Warner Music Group has today (February 1) announced that it will be scrapping any unrecouped debt for artists who signed to the label before the year 2000.
The move follows Sony Music’s announcement last year that it would begin to pay royalties from streaming and other revenue streams to thousands of artists who signed deals with the label before 2000 and were yet to recoup their advances.
WMG, the world’s third largest music rights company, issued a statement confirming it would be following suit with the introduction of a “legacy unrecouped advances program”, which is set to be put into effect on July 1.
“[We’ve] announced a legacy unrecouped advances program where, for our artists and songwriters who signed to us before 2000 and didn’t receive an advance during or after 2000, we won’t apply their unrecouped advances to royalty statements for any period beginning July 1, 2022 or after,” Warner said in a statement (via Music Business Worldwide).
“The program will also benefit other artist royalty participants such as producers, engineers, mixers and remixers.”
This means that for any heritage artist whose monthly royalties were being kept by Warner due to them having not recouped their original label advances, they will now begin to receive these payments retroactively from this summer.
This move is the latest in a series from WMG with artists and writers in mind. Since 2009, the label has been sharing all advances and minimum guarantees from streaming services with artists – “treating breakage like other digital revenue”.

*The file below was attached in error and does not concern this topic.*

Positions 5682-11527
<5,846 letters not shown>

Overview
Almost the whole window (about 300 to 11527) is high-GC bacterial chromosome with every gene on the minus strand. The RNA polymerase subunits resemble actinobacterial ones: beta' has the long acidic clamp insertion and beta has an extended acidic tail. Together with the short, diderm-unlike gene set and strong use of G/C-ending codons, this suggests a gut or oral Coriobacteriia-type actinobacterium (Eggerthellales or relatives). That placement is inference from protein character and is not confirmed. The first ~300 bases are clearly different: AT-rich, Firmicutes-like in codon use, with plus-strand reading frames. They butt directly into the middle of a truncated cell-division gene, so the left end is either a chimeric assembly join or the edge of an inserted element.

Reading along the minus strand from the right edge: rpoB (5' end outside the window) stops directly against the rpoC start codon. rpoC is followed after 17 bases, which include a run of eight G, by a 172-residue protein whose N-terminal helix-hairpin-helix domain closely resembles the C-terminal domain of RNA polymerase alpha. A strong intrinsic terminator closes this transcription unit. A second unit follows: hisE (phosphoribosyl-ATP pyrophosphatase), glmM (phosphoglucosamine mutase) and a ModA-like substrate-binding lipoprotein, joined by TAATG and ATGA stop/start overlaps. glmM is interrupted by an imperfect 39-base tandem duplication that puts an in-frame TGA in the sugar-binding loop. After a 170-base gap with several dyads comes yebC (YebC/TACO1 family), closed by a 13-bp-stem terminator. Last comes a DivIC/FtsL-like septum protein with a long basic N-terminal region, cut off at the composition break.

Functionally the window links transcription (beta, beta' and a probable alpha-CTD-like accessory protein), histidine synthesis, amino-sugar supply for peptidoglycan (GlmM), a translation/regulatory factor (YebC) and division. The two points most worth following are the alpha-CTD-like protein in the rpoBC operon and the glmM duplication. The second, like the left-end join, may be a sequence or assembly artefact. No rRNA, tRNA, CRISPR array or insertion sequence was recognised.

In 2016, Warner became the first major music company to confirm it would be sharing any proceeds from the sale of its equity in Spotify with its artists.
In a joint statement, David Martin, CEO of Featured Artists Coalition (FAC), and Annabella Coldrick, Chief Executive of Music Managers Forum (MMF), said: “Warner Music Group’s announcement is a positive step towards the artist-centric music industry that we advocate for.
“The FAC and MMF have long campaigned for artists’ un-recouped balances to be written off after a fixed time period. In light of this we are pleased that two of the world’s major music companies have now implemented this policy, recognising that such steps do not harm their business and help to create a fairer music economy.”
They continued: “We welcome this move and hope the positive changes to ensure artists are properly paid in the streaming era will continue. We would like to see old unrecouped debts written off in full, not just disregarded, and would like to see this implemented on a rolling, annual basis so all artists will eventually benefit.”
According to MBW, sources have claimed that Universal Music will also be introducing a policy that will effectively wipe unrecouped balances for many heritage artists and songwriters on the label’s books. This policy is expected to be announced in the coming weeks.
Both the MMF and FAC previously recommended wiping unrecouped balances to the Department of Culture, Media and Sport select committee hearing on streaming that took place in 2020.